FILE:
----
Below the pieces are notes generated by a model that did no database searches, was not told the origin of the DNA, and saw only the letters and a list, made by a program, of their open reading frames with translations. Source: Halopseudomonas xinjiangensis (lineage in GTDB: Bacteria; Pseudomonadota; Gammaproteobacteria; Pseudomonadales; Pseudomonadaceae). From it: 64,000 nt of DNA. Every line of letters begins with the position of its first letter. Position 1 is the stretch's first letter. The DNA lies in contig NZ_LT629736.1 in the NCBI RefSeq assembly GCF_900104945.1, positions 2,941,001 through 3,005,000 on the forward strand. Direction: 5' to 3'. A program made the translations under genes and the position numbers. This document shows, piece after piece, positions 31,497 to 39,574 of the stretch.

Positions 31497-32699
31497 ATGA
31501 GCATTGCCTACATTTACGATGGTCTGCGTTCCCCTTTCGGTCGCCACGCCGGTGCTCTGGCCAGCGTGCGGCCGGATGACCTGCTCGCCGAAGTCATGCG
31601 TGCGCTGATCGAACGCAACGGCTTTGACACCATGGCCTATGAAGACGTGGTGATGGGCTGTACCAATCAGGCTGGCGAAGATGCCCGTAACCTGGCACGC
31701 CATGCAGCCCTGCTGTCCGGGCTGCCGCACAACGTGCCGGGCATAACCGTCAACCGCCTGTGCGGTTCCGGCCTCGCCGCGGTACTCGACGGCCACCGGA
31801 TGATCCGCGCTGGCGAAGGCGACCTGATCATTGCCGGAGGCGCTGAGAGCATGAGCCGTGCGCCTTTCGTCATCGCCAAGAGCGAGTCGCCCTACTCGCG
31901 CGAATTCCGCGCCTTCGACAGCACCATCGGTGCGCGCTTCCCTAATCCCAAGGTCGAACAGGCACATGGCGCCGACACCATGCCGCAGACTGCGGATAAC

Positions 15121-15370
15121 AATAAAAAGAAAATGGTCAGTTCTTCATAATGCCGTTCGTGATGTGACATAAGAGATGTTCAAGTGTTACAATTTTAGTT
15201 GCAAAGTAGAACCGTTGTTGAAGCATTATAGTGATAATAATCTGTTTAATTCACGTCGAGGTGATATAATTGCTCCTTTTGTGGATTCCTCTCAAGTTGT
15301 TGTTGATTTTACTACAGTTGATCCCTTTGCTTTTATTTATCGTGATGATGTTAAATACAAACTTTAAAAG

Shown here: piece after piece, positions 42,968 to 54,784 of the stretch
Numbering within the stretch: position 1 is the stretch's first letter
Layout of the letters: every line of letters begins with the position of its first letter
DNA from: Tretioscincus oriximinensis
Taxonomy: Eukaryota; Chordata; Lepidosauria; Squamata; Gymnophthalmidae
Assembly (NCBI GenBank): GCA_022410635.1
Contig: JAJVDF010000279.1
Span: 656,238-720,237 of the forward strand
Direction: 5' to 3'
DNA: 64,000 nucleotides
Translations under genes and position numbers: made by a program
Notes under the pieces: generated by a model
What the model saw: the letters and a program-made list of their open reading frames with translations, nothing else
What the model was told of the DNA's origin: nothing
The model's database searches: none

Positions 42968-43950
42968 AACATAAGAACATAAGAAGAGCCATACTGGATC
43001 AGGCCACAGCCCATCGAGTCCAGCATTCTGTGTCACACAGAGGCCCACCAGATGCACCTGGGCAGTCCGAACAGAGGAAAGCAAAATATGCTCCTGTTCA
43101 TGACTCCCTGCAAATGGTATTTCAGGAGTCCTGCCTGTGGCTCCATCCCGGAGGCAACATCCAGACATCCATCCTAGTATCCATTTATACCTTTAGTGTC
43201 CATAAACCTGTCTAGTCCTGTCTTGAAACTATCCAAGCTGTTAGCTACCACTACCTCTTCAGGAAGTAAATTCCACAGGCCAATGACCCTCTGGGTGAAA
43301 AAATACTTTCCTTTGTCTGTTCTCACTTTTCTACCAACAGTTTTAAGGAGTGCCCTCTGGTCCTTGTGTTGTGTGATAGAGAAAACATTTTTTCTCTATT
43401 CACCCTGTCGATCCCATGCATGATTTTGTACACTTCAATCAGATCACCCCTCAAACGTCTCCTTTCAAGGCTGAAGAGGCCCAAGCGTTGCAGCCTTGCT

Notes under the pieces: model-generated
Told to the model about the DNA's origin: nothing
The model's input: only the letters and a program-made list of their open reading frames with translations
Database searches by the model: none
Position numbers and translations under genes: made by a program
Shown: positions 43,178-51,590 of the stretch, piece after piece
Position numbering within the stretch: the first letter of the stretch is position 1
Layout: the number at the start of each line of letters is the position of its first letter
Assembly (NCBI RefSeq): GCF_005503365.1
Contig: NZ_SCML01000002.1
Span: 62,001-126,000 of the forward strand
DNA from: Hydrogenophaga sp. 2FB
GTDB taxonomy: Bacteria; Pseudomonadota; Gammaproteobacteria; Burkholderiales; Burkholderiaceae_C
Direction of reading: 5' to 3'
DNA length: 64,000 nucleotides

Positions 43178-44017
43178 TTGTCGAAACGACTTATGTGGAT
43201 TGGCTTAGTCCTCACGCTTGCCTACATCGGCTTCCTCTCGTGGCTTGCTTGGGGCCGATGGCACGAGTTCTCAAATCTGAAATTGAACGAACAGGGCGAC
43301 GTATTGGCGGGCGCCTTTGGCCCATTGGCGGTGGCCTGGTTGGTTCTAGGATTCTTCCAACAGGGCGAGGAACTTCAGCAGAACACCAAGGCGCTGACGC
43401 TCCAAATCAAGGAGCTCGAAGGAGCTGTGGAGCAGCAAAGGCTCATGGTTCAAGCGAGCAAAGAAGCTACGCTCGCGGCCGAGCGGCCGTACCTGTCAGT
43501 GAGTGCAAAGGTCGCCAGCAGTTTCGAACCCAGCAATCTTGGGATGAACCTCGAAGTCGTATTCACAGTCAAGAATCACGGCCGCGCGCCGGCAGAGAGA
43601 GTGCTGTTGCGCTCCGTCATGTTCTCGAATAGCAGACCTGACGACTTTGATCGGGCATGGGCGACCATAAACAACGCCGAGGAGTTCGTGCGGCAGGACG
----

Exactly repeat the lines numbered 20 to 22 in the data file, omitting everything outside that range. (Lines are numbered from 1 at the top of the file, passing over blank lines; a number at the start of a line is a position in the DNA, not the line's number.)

Span: 656,238-720,237 of the forward strand
Direction: 5' to 3'
DNA: 64,000 nucleotides